• redundancy from huge numbers
  • even for source size of just one cell
  • possibly much faster response
  • than immune system
  • devices could act or alert physician

T. Hogg and P. Kuekes, Mobile Microscopic Sensors
for High-Resolution in vivo Diagnostics,
Nanomedicine Nanotechnology, Biology, and
Medicine 2239 2006
task nerve repair
  • approaches
  • regeneration via appropriate chemicals
  • repair via replacement with graft tissue

go in, find damaged axons, tell me what you
find then Ill think about the situation and tell
you what to fix, then well test your
repairs, finally get out
nervous system
  • cells with long axons
  • up to 1m in length

axon injury
synapses lost (Wallerian degeneration)
scenario nerve repair
D. Sretavan et al., Neurosurgery 57635 (2005)
junction with exposed axons (only a few
shown) 10s of microns long and wide
MEMS device
undamaged host
graft, 1cm
undamaged host
in vitro repair demonstrated for single axons
with MEMS in vivo must measure and manipulate
1000 axons in nerve
MEMS microsurgery device
D. Sretavan et al., Neurosurgery 57635 (2005)
1mm3 volume view from below axon cutter at center
repair process
  • remove damaged section
  • replace with graft
  • expose axons in host graft
  • enzymes digest connective tissue
  • place two axons together, electrofuse
  • voltage pulse causes membranes to fuse
  • often gives functional axon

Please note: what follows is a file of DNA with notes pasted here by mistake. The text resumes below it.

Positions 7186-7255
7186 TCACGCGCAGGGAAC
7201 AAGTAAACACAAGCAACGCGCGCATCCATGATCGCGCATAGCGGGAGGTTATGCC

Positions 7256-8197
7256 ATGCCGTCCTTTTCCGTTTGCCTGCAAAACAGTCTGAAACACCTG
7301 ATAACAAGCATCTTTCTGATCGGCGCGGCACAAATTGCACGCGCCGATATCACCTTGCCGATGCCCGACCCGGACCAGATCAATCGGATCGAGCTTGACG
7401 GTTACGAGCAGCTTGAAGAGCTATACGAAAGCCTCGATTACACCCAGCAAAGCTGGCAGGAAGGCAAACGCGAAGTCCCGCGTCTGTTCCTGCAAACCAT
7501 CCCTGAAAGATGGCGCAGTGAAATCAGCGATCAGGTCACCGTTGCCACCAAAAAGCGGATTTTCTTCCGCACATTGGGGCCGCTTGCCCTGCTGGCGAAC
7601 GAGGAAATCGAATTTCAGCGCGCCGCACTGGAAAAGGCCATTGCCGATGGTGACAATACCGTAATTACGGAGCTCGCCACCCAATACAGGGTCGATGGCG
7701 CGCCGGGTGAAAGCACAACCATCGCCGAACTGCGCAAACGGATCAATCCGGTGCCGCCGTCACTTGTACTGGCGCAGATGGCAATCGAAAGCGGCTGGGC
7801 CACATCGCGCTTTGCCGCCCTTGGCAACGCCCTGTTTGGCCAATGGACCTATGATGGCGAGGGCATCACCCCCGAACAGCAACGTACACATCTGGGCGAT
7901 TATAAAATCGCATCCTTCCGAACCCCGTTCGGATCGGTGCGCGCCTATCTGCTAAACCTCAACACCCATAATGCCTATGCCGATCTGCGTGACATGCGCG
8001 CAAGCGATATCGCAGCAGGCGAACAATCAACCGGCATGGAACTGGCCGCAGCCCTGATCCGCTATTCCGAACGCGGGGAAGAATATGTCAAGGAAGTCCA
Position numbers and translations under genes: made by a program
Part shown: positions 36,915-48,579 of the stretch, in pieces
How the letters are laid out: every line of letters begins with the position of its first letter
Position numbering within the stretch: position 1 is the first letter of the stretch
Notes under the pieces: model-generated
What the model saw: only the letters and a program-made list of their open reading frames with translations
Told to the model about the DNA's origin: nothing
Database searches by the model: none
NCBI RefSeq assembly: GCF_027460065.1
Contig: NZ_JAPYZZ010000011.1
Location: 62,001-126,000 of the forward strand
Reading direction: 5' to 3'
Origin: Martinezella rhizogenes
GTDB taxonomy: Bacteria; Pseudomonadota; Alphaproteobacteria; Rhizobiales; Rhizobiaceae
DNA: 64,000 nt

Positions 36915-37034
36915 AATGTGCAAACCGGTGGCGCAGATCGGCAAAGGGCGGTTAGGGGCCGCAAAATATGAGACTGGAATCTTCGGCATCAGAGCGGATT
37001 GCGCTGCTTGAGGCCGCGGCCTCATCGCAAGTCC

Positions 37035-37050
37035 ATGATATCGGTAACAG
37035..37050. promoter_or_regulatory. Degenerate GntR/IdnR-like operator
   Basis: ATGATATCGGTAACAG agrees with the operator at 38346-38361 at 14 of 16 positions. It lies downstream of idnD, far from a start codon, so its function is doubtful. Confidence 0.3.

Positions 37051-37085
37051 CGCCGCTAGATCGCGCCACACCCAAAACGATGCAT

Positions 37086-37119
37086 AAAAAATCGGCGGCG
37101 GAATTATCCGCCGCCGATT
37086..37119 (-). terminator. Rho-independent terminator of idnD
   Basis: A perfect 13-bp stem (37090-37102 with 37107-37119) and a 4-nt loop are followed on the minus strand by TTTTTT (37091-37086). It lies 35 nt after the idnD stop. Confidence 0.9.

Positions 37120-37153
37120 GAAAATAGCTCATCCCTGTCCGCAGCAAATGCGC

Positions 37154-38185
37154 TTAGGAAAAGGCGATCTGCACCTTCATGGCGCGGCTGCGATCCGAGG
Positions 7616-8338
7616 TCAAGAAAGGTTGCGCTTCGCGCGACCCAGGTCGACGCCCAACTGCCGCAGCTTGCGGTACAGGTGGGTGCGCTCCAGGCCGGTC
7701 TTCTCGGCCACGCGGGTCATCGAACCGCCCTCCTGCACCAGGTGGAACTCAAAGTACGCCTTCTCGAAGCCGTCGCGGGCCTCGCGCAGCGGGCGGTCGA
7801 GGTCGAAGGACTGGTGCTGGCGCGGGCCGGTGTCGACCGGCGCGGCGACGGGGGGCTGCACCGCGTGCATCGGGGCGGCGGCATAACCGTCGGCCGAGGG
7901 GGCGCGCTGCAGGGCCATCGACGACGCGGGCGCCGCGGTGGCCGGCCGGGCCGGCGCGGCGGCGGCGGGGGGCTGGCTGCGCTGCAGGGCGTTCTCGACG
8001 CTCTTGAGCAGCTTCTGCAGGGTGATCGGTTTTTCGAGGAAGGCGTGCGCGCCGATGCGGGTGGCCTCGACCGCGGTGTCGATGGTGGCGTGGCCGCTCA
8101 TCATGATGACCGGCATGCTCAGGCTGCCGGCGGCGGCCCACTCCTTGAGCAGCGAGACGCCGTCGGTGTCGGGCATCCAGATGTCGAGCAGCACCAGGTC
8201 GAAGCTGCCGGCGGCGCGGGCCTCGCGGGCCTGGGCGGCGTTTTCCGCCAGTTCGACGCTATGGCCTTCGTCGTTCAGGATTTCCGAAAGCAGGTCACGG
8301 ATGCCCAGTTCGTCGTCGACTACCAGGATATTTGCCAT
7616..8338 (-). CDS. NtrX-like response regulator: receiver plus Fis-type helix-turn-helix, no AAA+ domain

coordinate MEMS nano
104 nanorobots
  • nano identify axon type
  • motor, sensory
  • MEMS nano signal through graft
  • to determine matching axon ends
  • big computer determine axons to fuse
  • nano fuse axons
  • MEMS nano test repairs

physician remains in the loop
performance tradeoffs
  • 1000 axons, 104 robots/junction

to repair more uses more movement hence more
fraction repaired
distance axons moved to fuse (mm)
lessons nerve repair
human micro device nano swarm
  • general strategy
  • use devices for detailed look around
  • then compute what to do
  • incorporate relevant clinical constraints
  • use devices as tiny hands
  • MEMS for tissue-scale manipulation
  • fast accurate treatments
  • physician can monitor and control progress

T. Hogg and D. Sretavan, Controlling Tiny
Multi-Scale Robots for Nerve Repair, Proc. of
  • difficult
  • cant yet build devices to test
  • many unknown biophysical parameters
  • partial answer robustness
  • achieve task with multiple plausible
  • device capabilities
  • control methods
  • range of task parameters

R. Freitas Jr, Nanomedicine IIA
Biocompatibility, 2003
  • biocompatibility
  • time minutes, hours, days, .
  • depending on task
  • reliable controls
  • allow for errors
  • sensor noise, broken devices,

further info
  • T. Hogg, Designing Microscopic Robots for Medical
    Diagnosis and Treatment, Nanotechnology
    Perceptions 363-73 (2007)
  • T. Hogg and D. Sretavan, Controlling Tiny
    Multi-Scale Robots for Nerve Repair, Proc of
    AAAI05, 2005
  • www.hpl.hp.com/research/idl/people/tad
  • R. Freitas Jr., www.nanomedicine.com